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News, Culture, Controversy on the Internet

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Me Libel, You Pay

If you errantly refer to someone as, say, a "Nazi son-of-a-bitch," can your online provider be held responsible? That, in essence, is the issue being decided in state supreme court in New York thanks to a libel suit filed against Prodigy, one of the Big Three online services. A Long Island financial firm claims it was unfairly accused of fraud on a Prodigy bulletin board. Prodigy, like other online service providers, regards itself simply as a conduit through which people communicate — like a telephone company — and thus claims it isn't responsible for postings. The suit, complains a company attorney, is "trying to establish responsibilities that aren't present in traditional media." Nevertheless — and despite the fact that the suit is still pending — Prodigy agreed last week to try and track down the person who allegedly vilified the Long Island firm. It will also explain to the court how it monitors its message boards.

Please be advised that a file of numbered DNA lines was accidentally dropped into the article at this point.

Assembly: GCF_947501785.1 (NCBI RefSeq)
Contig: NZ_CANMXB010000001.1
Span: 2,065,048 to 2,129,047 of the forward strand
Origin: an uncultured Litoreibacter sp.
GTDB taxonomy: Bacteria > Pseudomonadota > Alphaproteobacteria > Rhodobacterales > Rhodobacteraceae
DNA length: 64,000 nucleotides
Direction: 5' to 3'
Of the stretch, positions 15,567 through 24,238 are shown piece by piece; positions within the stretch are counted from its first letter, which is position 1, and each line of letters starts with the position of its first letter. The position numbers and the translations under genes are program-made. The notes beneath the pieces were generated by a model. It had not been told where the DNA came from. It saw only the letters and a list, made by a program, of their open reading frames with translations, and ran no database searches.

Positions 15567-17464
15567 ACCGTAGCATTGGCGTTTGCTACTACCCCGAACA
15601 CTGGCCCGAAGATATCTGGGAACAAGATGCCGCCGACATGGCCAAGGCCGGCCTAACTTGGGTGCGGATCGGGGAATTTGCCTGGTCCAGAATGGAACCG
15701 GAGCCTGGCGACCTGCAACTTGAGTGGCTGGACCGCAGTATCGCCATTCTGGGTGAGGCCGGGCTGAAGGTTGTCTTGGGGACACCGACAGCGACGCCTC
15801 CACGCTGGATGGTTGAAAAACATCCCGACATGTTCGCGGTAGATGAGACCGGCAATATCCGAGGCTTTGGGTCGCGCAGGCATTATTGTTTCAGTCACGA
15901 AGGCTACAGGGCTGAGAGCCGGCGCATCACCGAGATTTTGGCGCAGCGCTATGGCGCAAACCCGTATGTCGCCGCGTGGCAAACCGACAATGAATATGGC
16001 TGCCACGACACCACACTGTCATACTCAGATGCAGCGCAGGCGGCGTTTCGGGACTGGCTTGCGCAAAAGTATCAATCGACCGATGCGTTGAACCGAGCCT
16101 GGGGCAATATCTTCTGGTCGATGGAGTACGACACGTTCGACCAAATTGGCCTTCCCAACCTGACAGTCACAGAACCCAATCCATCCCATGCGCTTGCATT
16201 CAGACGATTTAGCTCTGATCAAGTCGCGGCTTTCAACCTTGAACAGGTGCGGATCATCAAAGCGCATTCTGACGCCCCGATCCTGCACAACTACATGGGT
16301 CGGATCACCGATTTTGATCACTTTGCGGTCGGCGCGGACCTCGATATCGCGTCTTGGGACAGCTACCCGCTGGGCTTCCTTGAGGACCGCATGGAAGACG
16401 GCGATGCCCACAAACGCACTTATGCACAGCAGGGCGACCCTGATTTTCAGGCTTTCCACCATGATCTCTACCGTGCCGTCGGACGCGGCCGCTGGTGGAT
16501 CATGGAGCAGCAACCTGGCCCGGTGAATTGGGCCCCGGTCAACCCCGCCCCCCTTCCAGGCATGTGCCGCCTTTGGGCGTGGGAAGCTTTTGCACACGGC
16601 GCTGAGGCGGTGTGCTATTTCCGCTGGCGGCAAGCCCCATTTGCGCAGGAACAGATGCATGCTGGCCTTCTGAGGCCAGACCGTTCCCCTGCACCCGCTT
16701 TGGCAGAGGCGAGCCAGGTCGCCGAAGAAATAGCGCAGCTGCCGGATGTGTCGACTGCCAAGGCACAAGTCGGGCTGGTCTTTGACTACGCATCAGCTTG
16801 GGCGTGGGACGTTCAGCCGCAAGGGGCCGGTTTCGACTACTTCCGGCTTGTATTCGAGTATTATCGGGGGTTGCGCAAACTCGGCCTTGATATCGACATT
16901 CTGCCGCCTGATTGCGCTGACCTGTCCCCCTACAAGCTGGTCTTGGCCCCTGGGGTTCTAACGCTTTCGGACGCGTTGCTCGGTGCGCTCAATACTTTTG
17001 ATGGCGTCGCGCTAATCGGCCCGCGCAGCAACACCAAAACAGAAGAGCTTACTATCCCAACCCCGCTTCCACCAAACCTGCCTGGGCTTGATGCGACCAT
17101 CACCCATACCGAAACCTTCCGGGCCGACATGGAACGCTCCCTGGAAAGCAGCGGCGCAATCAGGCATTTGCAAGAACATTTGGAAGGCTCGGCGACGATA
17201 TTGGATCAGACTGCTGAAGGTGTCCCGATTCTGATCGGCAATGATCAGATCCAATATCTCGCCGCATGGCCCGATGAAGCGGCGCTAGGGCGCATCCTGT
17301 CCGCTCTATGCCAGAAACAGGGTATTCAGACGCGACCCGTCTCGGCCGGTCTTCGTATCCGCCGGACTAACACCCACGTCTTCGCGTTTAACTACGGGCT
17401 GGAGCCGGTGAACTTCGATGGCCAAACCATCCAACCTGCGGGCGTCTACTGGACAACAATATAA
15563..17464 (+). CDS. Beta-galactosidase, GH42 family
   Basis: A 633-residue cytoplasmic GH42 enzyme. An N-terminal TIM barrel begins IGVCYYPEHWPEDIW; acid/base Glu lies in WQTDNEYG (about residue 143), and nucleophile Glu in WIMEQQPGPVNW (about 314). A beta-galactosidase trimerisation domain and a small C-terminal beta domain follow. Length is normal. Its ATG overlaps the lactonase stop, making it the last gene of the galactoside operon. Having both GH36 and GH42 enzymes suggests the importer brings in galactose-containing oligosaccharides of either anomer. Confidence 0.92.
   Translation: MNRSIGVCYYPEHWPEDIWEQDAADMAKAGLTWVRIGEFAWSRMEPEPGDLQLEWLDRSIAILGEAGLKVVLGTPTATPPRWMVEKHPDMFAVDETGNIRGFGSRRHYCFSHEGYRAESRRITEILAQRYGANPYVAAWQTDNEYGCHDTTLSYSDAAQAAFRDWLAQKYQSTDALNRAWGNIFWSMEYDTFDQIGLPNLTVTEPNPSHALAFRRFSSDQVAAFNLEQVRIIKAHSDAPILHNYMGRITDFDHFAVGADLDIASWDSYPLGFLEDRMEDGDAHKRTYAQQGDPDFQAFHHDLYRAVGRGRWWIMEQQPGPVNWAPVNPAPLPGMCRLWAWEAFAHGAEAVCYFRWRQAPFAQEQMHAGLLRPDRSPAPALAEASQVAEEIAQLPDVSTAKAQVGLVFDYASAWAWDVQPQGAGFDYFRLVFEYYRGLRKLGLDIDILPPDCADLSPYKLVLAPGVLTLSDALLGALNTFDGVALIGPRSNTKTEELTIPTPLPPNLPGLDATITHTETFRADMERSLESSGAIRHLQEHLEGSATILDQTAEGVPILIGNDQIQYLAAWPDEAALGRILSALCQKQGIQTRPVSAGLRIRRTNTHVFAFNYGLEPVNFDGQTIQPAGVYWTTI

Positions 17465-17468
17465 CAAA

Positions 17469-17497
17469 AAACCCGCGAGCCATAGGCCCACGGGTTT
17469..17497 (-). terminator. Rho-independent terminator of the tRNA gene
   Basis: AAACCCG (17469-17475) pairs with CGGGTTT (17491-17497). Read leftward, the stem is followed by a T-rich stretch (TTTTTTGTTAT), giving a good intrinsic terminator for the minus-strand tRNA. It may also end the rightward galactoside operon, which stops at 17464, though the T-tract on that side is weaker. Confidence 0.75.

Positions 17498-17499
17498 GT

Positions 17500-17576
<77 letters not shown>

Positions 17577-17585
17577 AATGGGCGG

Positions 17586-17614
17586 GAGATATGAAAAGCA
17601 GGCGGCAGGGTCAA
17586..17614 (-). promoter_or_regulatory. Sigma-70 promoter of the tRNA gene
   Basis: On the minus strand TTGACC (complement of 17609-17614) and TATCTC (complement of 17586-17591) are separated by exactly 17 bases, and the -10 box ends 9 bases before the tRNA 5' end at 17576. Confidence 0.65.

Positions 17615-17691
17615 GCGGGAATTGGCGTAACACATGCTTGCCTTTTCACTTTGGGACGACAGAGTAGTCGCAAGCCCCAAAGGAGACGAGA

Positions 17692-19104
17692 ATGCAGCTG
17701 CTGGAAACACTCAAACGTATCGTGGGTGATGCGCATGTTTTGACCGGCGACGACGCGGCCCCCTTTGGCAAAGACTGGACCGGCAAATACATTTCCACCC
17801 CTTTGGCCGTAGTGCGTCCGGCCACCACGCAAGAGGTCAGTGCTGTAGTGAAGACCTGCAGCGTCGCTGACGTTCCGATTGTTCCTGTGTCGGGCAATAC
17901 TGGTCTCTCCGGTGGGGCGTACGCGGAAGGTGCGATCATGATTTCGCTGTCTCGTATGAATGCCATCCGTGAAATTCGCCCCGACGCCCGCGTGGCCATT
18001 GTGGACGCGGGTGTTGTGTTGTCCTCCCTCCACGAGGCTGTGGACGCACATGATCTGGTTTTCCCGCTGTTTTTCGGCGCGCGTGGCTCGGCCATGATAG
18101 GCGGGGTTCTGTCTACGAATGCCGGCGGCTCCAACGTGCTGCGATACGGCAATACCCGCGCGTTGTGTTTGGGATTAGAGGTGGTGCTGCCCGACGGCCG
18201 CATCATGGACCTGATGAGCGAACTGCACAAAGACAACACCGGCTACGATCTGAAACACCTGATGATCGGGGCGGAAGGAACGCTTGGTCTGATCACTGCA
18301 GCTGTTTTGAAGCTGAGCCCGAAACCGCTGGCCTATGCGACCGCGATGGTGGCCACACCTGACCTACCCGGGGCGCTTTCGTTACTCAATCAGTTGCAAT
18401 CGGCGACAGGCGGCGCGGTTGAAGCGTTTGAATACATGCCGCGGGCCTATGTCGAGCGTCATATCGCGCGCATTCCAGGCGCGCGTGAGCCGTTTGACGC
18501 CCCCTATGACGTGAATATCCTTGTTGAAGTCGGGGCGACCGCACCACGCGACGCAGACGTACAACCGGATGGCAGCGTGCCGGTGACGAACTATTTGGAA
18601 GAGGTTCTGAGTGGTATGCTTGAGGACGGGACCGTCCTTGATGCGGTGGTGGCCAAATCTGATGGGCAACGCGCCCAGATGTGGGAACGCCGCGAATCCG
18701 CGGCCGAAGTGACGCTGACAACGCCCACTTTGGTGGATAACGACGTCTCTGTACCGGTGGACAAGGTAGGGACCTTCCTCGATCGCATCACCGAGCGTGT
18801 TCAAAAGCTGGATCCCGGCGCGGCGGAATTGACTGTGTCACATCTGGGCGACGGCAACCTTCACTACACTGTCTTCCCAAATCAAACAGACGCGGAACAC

At Least They Like the Cat

Heartened that a recorded meow and computer photo of Socks have drawn thousands to the new White House Web site (http://www.whitehouse.gov) Administration officials tell TIME they plan to design an entire Socks department — "in response to citizen demand." Expect new photos but — alas — no updated mewlings.